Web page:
High School Dropout? Gov’t Will Pay You 36% More Than Private Sector
(CNSNews.com) – People who drop out of high school and get a job with the federal government earn, on average, 36 percent more in wages and benefits than their dropout counterparts in the private sector, according to a report by the Congressional Research Service (CRS).
In fact, the CRS report confirmed, federal government workers generally earn more than their peers in the private sector.
In the report, Comparing Compensation for Federal and Private-Sector Workers: An Overview, the CRS analyzed five different studies on compensation comparison, two of which were government studies: the President’s Pay Agent and the Congressional Budget Office (CBO).
In its “Major Findings of the CBO Study on Compensation for Federal and Private Sector Workers,” the CRS showed the percentage difference in average compensation for someone working in the federal government versus working in the private sector. (See p. 10 of CRS report.)
The CBO findings compared wages, benefits and total compensation for people with the following educational background: High School or Less; Some College; Bachelor’s Degree; Master’s Degree; Professional Degree or Doctorate; and All Levels of Education.
For someone with a high school diploma or less, i.e., a dropout, he or she earns 36 percent more in “total compensation” than a person in a comparable job with the same educational background in the private sector. As for wages specifically, the government worker earns 21 percent more and, for benefits, 72 percent more than the private sector worker.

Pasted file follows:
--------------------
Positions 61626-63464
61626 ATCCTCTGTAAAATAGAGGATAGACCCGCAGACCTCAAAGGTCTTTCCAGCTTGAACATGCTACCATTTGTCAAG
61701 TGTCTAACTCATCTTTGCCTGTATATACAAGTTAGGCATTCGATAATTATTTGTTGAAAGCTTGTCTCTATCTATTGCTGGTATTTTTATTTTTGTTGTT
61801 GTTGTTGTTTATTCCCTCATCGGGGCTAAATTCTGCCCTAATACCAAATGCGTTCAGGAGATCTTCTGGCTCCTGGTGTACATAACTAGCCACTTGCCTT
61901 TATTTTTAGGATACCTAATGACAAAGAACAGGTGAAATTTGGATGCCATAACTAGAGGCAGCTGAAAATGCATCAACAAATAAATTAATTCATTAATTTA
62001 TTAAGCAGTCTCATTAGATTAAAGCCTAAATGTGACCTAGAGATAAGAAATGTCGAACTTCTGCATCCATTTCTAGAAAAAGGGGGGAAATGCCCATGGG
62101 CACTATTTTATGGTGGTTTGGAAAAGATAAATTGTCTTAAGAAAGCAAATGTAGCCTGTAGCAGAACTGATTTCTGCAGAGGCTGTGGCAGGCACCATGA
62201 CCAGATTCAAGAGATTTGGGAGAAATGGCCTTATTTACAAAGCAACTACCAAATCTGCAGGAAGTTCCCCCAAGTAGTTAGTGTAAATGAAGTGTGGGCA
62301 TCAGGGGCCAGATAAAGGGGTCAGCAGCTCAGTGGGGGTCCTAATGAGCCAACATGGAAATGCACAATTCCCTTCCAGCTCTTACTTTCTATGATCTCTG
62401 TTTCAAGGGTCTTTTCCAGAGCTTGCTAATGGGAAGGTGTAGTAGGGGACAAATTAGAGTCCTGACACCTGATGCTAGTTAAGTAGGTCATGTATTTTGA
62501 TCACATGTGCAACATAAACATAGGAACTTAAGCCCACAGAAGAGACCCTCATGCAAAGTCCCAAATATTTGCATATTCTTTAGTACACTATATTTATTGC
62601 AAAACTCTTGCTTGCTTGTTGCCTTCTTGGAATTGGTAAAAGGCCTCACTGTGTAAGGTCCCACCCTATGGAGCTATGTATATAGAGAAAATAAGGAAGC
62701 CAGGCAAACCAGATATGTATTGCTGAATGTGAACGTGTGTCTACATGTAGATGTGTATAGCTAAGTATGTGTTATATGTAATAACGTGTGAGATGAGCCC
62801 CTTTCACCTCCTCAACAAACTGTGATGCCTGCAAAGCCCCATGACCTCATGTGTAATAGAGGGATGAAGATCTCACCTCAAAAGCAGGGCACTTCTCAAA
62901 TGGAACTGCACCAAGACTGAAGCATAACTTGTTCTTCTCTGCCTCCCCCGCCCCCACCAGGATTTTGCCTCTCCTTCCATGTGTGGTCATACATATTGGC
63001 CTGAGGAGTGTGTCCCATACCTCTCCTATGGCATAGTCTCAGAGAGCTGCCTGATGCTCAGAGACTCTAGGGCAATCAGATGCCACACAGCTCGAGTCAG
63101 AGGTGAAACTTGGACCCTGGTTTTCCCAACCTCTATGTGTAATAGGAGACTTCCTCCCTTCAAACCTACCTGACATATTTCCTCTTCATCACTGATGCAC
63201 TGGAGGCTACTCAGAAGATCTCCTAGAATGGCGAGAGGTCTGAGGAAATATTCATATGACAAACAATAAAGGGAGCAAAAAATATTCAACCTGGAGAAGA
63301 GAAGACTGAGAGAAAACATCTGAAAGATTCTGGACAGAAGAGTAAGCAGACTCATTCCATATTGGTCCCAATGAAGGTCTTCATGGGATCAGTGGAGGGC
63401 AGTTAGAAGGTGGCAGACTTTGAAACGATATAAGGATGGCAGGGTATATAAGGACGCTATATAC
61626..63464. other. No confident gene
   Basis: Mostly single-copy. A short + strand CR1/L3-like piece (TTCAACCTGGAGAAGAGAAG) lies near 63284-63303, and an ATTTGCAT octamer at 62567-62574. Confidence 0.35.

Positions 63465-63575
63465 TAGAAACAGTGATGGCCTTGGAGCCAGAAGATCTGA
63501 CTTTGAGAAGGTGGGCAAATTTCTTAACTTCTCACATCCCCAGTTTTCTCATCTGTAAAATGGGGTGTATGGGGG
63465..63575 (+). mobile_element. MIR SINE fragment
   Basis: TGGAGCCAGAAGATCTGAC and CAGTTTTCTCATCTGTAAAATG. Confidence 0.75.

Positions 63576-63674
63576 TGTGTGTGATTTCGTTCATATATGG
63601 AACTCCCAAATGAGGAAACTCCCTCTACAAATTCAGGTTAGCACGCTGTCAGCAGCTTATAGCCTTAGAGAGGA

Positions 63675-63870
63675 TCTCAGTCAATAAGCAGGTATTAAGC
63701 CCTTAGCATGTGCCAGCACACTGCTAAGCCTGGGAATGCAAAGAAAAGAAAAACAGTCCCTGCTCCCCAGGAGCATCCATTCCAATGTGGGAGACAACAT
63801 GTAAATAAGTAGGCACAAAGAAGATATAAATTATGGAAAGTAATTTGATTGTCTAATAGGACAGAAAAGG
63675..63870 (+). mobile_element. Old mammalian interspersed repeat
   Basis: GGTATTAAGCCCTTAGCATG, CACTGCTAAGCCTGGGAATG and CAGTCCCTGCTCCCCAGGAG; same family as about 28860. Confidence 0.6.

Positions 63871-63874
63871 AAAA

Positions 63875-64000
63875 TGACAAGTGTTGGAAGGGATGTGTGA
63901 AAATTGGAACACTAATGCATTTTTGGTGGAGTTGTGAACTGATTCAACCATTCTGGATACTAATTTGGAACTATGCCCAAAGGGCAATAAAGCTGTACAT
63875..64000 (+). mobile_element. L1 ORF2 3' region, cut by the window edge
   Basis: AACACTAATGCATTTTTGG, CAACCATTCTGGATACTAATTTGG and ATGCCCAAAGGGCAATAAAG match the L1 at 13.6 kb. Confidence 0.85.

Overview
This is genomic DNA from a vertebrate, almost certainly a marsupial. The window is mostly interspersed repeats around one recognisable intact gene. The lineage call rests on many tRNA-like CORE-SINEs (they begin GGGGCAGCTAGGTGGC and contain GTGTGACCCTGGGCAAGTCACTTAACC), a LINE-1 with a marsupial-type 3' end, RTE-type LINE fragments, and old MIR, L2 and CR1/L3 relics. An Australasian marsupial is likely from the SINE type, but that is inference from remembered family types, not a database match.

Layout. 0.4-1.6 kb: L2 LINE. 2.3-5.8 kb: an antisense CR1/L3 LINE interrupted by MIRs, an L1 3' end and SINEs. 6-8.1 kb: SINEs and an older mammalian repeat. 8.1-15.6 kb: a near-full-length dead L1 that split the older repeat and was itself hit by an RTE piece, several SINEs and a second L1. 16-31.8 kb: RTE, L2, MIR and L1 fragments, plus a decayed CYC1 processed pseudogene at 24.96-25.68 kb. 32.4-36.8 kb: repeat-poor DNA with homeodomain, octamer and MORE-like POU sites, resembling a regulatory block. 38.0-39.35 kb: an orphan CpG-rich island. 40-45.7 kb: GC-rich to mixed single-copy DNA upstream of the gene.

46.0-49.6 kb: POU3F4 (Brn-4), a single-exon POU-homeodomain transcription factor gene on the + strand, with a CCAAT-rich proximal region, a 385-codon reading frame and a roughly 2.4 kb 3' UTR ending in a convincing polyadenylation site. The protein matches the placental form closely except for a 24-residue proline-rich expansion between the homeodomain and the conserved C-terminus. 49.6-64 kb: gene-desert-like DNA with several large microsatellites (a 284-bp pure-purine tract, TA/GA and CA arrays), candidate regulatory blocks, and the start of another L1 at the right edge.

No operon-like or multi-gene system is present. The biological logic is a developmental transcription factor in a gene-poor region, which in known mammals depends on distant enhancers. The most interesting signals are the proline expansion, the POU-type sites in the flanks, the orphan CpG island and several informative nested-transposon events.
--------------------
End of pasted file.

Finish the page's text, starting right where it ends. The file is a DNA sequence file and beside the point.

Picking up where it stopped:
For the person with “Some College,” i.e., a college dropout, he or she earns 32 percent more in total compensation than their counterpart in the private sector.
Got a bachelor’s degree? Then the federal sector will pay on average 15 percent more in total compensation. A master’s degree? 8 percent more in total compensation.
If you hold a “Professional Degree or Doctorate,” however, the situation reverses, and the federal sector pays an average 18 percent less than found in a comparable job in the private sector.
For “All Levels of Education” the CBO study found that the federal worker gets 16 percent more in total compensation than the comparable private sector employee.
In its report, the CRS stated: “The Congressional Budget Office (CBO), in its analysis of the compensation of federal and private-sector employees, focuses on the question of how the federal government’s compensation costs would differ ‘if the average cost of employing federal workers was the same as that of employing workers in the private sector with certain similar observable characteristics.’”
Michael W. Chapman contributed to this report.